Ticks can and do lay ticks on dogs and other hosts. One female tick can lay as many as 2,000 eggs at a time, and when they hatch, these seed ticks can be seen in large numbers on any dog unlucky enough to be infested. More »

Many ticks lay eggs on the ground, where they are protected by plants. However, "soft" ticks, which do not have an additional exterior hard shield, usually live in the nests and burrows of animals. These ticks deposit eg... More »

A queen bee can lay up to 2,000 eggs a day, which is approximately double her body weight. In her lifetime, the queen bee can lay as many as 1,000,000 eggs. More »

Many ticks lay eggs on the ground, where they are protected by plants. However, "soft" ticks, which do not have an additional exterior hard shield, usually live in the nests and burrows of animals. These ticks deposit eg... More »

Deer ticks live for several months without a host, and females only attach to three hosts in a lifespan of about two years. Males often only attach to two and die shortly after mating. They only attach to each host for a... More »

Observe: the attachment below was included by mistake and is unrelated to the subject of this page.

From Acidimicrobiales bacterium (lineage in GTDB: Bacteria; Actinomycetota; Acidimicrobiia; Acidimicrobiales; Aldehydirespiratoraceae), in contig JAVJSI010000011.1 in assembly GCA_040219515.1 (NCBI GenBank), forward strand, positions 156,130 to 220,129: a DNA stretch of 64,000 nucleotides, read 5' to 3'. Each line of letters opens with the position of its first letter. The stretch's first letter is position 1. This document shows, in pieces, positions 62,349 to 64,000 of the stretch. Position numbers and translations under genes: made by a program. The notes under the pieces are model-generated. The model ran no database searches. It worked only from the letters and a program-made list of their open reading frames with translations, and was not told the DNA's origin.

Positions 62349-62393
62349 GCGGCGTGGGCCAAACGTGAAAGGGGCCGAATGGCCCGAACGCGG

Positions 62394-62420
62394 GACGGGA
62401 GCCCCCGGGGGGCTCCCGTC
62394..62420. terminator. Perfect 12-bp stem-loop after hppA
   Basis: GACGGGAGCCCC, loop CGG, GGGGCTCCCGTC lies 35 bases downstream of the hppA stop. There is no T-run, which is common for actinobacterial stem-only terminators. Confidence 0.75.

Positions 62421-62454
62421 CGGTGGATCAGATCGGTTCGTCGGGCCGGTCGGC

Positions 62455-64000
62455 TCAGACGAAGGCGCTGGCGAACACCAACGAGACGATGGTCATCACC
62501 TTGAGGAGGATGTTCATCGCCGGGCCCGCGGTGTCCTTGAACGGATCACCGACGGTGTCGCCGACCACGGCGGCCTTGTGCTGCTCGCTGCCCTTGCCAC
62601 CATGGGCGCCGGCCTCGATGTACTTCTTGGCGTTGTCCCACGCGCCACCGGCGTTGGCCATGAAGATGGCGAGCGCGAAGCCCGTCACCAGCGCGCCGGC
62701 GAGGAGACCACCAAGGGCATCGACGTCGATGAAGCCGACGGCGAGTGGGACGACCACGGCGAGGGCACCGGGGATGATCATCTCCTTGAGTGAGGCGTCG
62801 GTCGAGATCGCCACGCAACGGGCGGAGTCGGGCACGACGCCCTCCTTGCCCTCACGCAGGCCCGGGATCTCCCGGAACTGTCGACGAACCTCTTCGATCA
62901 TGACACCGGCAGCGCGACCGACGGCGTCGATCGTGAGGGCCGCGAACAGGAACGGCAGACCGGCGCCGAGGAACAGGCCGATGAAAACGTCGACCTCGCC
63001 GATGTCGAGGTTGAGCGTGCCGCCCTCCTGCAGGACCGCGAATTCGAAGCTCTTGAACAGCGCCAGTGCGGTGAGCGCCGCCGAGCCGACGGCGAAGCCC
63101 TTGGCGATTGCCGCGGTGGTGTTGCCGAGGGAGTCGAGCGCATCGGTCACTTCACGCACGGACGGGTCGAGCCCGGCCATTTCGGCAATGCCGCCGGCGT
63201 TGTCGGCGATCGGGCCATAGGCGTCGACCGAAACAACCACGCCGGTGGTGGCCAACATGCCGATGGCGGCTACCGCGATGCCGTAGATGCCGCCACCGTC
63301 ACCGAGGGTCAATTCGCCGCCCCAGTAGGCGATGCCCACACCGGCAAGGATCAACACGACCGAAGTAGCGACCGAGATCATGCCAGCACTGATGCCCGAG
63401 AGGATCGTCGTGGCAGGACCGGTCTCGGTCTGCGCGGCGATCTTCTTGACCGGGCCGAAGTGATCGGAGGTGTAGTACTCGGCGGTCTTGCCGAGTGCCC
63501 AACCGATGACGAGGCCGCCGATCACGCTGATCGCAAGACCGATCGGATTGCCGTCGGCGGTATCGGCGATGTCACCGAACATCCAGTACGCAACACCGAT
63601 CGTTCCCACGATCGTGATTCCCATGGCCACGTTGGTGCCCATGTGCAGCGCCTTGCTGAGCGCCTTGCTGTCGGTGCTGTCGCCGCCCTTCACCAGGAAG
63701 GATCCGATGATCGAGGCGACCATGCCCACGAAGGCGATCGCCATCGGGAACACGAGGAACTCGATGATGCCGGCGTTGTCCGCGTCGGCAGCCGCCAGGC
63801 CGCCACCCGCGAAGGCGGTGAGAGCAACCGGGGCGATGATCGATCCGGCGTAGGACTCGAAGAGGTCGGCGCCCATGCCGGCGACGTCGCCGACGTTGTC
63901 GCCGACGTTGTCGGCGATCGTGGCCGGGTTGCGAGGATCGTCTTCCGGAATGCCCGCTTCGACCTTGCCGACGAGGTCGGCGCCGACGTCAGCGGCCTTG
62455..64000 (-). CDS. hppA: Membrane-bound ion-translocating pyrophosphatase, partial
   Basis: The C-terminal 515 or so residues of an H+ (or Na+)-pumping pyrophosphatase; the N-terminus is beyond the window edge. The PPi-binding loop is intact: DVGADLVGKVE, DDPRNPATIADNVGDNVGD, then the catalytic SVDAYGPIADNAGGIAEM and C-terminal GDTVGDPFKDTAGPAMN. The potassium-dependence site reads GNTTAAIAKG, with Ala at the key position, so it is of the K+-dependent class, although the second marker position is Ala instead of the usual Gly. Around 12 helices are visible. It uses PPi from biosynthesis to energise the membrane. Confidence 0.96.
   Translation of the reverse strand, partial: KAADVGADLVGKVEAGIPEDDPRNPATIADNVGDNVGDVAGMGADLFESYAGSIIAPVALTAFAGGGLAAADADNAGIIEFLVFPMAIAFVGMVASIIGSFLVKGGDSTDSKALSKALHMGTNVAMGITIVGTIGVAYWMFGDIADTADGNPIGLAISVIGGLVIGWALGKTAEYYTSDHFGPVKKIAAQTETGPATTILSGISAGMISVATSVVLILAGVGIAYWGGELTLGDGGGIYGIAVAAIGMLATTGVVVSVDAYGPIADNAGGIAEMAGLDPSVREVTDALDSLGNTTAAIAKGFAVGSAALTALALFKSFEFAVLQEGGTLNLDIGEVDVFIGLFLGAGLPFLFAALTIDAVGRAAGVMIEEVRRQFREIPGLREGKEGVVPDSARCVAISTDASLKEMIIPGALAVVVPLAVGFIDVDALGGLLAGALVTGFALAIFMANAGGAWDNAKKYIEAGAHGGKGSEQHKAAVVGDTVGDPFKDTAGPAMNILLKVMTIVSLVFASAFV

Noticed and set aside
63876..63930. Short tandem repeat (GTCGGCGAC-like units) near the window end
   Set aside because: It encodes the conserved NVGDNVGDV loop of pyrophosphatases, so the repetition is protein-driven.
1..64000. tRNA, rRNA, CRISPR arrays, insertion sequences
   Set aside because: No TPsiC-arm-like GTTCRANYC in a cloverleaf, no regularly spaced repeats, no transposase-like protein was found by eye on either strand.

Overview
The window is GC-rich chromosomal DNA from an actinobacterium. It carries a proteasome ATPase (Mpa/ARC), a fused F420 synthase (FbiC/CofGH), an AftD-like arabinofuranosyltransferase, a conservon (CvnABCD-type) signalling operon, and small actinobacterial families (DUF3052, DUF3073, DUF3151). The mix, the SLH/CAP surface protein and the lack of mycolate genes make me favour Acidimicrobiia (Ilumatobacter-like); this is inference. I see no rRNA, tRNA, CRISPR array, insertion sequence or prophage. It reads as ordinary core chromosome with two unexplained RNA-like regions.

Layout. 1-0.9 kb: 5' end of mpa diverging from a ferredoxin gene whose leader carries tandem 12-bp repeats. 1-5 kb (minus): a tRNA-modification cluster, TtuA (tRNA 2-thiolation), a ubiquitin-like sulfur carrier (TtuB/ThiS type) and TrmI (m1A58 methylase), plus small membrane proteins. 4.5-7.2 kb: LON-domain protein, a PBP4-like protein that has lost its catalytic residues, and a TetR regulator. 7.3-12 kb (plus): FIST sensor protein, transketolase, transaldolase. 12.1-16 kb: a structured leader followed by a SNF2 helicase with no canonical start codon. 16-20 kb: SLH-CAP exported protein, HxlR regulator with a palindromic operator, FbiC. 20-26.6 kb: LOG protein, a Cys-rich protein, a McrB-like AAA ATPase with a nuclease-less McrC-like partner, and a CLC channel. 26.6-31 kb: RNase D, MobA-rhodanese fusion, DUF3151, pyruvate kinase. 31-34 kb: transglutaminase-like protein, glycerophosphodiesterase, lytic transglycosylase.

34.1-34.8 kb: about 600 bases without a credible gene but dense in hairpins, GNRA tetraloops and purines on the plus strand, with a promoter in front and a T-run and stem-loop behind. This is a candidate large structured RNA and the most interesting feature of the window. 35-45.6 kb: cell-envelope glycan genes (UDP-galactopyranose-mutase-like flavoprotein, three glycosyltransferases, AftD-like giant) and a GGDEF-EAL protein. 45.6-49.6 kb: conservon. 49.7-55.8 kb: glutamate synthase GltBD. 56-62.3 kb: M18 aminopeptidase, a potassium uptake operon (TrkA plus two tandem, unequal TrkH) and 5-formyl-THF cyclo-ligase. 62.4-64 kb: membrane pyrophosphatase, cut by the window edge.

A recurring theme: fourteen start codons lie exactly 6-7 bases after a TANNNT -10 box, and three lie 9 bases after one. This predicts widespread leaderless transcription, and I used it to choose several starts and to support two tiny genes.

The chemical that ticks secrete to help them fasten to the skin of their hosts irritates the host's skin and may cause a lump to form, even after the tick has been removed. Lumps can also be caused when residual tick bod... More »

Dogs frequently get tapeworms by ingesting adult fleas, which serve as hosts for tapeworm larvae. This usually occurs during self-grooming. Birds, rabbits and rodents may also carry the larvae, and a dog may eat these an... More »

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